New coach, new season, but same results

Coach Peebles brings family, tradition to his coaching

Friday+nights+are+for+football%2C+and+have+been+for+many+years+for+Head+Coach+Mr.+Bill+Peebles+%2788.+Students+on+the+front+row+cheer+for+the+Irish+during+the+Homecoming+game.+

Caroline Steiger

Friday nights are for football, and have been for many years for Head Coach Mr. Bill Peebles ’88. Students on the front row cheer for the Irish during the Homecoming game.

Quinn Leous, Reporter

Anyone who has followed Cathedral football over the past decade knows how dominant a program former Head Coach Mr. Rick Streiff had built. When Streiff decided to retire before this season, a ready replacement was found in Mr. Bill Peebles ’88. Although many were optimistic about where the football program would head under Peebles, some wondered how anyone could replace a coaching legend in Streiff.  

Vice Principal Mr. Jere Kubuske, who served as an assistant coach under Streiff and more of a helper under Peebles, highlighted the challenge: “It is always hard to be the guy that replaces the guy.”

However, Coach Peebles is having no problem in building this team for the future, although he fully recognized it could be a challenge when he originally took the job. He officially arrived on campus this past January, noting that it was an easy decision move down the street from Lawrence Central. He uttered only one word to summarize why this decision was so simple: “family.” 

Cathedral has been a part of Peebles’ life throughout his entire lifetime. “My father went here, I went here, my kids went here. So the decision to come back home was kind of a no-brainer,” said Peebles. His father, Mr. Julian Peebles, was the school president from 1990 to 2000. The family ties proved to be the driving force in Peebles’ return.

Under Streiff, the program maintained an excellent culture that helped produce 10 State titles over his 23-year stint. Peebles doesn’t plan on removing that culture from the program, but instead adding to it. “We want to build off the culture we already have, which is solid. I’ve taken over programs that had dysfunctional cultures, but that is not the case here. But when there is a change in leadership, the culture is going to shift based on personality and one’s needs.”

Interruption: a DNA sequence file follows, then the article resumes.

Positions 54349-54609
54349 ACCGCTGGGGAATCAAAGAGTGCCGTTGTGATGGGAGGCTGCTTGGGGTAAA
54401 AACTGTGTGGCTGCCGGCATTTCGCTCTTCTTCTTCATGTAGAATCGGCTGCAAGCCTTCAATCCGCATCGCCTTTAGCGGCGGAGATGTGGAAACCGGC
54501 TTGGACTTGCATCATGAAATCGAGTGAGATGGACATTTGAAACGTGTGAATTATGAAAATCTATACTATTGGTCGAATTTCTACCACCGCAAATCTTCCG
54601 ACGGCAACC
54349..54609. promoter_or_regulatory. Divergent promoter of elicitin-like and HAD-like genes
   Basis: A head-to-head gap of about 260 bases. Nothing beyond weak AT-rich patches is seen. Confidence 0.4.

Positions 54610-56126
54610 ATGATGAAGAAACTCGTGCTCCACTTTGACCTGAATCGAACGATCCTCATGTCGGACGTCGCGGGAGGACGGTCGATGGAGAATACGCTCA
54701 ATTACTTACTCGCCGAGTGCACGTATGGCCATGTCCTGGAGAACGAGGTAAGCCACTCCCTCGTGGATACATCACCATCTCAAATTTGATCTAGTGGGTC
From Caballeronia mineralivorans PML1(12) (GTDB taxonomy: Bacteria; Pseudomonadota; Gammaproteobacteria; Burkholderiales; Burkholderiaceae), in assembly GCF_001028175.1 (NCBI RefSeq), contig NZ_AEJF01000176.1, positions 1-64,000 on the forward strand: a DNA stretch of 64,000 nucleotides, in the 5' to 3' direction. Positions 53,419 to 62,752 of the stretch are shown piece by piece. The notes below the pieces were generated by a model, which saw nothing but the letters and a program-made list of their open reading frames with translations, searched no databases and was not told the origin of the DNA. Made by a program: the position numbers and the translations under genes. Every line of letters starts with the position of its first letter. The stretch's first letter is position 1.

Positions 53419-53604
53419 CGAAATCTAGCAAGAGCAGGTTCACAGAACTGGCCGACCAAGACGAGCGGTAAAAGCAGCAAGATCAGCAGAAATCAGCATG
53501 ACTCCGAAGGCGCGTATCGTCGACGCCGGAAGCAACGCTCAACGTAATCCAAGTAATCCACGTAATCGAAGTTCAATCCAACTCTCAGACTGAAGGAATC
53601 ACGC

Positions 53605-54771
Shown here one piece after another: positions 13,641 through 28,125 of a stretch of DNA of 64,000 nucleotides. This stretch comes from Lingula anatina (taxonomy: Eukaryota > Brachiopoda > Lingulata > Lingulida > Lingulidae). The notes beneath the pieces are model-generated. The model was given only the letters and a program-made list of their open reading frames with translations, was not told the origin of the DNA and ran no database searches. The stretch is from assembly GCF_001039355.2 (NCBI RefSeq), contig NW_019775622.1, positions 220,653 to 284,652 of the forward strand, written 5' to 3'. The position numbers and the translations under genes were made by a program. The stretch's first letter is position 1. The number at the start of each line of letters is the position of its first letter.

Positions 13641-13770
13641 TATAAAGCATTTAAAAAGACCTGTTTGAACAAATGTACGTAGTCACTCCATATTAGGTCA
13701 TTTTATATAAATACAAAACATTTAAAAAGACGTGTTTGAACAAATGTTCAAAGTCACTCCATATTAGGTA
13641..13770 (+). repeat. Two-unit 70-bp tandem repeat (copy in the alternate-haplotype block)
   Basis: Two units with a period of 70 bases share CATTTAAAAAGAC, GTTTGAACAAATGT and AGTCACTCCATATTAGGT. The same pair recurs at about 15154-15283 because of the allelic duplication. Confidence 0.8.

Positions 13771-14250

Kubuske has viewed this addition from his role with the football team as well. He thinks that Peebles has done a really effective job with the culture so far, explaining, “Coach Peebles has an interesting perspective as he, his father, and his kids all attended Cathedral. He wants to use that to build upon what Streiff has done. He has done a great job of bringing a new outlook and a new energy while also respecting all of the things that have been done before him.”

Any time a new head coach is introduced, cdifferences in coaching style can be expected. Peebles explained that he doesn’t necessarily know what is different between Streiff and himself because he wasn’t here the past few years to know Streiff’s coaching style. Kubuske, however, said he feels that the two coaches are actually more similar than they are different. “Both coaches do a really good job of letting Coach (Nick) Lyons ’04 and Coach (Adam) Barth run the show on offense and defense while giving input and suggestions. They both also give many important responsibilities to all of the staff members.” 

Aside from that similarity, Kubuske noted that Peebles is more intense on the sideline. 

“Streiff is more calm, which was not necessarily a bad thing. Peebles brings more of the energy, while Streiff stayed more composed,” Kubuske said. 

That intensity is helping to elevate the culture already instilled in the program, setting the course for the future of Irish football, which stands as the winningest program in Indiana history. 

Peebles, “In a few years, I want the program to be where it’s always been: At the very top of great teams in Indiana and a nationally renowned program for what we do on and off the field.”